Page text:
In most states, health insurers are supposed to file individual major medical rate proposals for 2017 with regulators by the end of today.
The Centers for Medicare & Medicaid Services (CMS) wants proposed 2017 rates for any plans to be sold through HealthCare.gov posted on a public comment website by May 25, according to the official CMS filing schedule.
The final HealthCare.gov qualified health plan (QHP) form and rate filings are supposed to be in the HealthCare.gov menu intake system and ready for CMS review by Aug. 23.
Regulators in states with state-based exchange programs can set different filing schedules. Many states have already given insurers a few extra days to get in their filings. State and federal regulators could end up extending the deadlines further, just as they have adjusted other Patient Protection and Affordable Care Act (PPACA) health insurance and public exchange program parameters.
But individual health market watchers could have a much better picture of what the 2017 market might be like by the end of the week.
Many health insurers have expressed their frustration with health insurance market oversight this spring by eliminating agent commissions for individual policies outside the ordinary open enrollment period. UnitedHealth Group Inc. (NYSE:UNH) said it will withdraw from the PPACA exchange programs in all but a handful of states. Humana Inc. (NYSE:HUM) implied that it also might withdraw from many state exchange programs, and it has already sent several states market withdrawal notices.
Carriers started with PPACA Consumer Operated and Oriented Plan (CO-OP) loans filled many exchange program slots in 2014 and 2015. About half of the CO-OPs are gone.
But Andy Slavitt, the acting CMS administrator, testified at a congressional hearing in April that he expected PPACA exchange shelves to be reasonably well-stocked in 2017.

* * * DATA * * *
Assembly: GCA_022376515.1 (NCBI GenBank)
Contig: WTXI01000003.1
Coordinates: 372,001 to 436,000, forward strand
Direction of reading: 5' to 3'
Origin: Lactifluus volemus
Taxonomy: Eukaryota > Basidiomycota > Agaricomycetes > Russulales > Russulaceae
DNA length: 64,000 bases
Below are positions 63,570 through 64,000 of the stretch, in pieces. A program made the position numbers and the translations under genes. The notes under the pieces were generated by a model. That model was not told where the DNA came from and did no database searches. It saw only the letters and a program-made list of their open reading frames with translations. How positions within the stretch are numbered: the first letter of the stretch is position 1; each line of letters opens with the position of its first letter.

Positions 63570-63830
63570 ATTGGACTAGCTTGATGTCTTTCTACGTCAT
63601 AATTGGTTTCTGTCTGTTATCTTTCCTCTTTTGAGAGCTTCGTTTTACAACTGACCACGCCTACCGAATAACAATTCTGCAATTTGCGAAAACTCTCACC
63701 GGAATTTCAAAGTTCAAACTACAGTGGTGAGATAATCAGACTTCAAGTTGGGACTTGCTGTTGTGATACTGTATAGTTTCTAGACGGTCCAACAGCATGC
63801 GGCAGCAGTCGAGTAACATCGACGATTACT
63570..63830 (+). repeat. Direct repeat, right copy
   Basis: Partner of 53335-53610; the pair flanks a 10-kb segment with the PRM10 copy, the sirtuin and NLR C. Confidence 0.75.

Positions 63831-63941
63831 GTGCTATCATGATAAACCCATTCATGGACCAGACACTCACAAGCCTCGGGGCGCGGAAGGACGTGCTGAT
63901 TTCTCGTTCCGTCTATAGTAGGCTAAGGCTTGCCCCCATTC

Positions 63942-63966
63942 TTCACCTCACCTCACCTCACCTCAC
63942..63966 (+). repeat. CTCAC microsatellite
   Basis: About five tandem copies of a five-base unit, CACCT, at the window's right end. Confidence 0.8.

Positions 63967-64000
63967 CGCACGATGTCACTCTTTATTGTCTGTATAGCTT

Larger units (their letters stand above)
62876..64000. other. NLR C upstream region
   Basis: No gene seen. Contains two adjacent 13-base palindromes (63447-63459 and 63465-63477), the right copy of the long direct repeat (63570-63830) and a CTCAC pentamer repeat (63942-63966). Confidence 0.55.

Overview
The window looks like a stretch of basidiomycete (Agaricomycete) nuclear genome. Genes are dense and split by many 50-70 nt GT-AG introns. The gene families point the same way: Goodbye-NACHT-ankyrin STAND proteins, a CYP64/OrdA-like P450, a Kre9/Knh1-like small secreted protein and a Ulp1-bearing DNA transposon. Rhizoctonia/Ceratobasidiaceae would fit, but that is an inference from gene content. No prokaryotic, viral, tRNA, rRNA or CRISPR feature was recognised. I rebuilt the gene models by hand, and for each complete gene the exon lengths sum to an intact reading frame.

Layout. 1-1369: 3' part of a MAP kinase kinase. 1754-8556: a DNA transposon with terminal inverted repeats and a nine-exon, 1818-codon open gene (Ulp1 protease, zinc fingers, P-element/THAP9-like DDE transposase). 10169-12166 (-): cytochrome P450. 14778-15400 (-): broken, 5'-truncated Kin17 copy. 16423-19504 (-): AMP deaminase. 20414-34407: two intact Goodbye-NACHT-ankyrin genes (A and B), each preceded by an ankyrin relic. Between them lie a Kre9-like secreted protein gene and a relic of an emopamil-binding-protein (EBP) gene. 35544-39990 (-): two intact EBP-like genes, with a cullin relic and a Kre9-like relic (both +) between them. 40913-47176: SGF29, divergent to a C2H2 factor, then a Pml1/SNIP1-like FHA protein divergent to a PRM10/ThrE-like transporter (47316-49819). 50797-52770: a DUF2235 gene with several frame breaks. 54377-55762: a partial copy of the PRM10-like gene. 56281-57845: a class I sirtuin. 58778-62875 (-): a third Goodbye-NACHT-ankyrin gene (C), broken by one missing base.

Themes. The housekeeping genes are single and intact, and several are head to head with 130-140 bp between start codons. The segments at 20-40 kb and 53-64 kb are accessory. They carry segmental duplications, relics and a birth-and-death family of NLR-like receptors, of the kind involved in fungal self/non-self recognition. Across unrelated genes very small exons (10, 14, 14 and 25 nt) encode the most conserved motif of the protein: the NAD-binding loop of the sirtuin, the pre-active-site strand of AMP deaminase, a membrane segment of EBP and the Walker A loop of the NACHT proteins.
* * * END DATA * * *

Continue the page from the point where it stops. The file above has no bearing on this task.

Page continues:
New York state insurance regulators reported a few days later that they believe the New York State of Health should have full shelves in 2017.
Oregon appears to be on track to have nine active individual product issuers, with rate increases ranging from 14.5 percent to 36 percent.
More hints about the 2017 individual health market are coming out now.
For a look at what we found today, read on.
1. Kathleen Sebelius
Kathleen Sebelius — one of the mothers of the PPACA exchange system — went on Bloomberg Television to defend it.
Sebelius is a former Kansas insurance commissioner, a former National Association of Insurance Commissioners president and a former U.S. Health and Human Services (HHS) secretary.
CMS, an HHS agency, set up the PPACA exchange system while Sebelius was the HHS secretary.
“The new markets are fairly fragile,” Sebelius told a Bloomberg interviewer, according to a Bloomberg summary of the interview. “Insurers are moving in and out … You’ll see some push and pull over the next couple of years.”
But Sebelius said that it looks as if PPACA and the exchange system have helped hold health insurance cost increases down.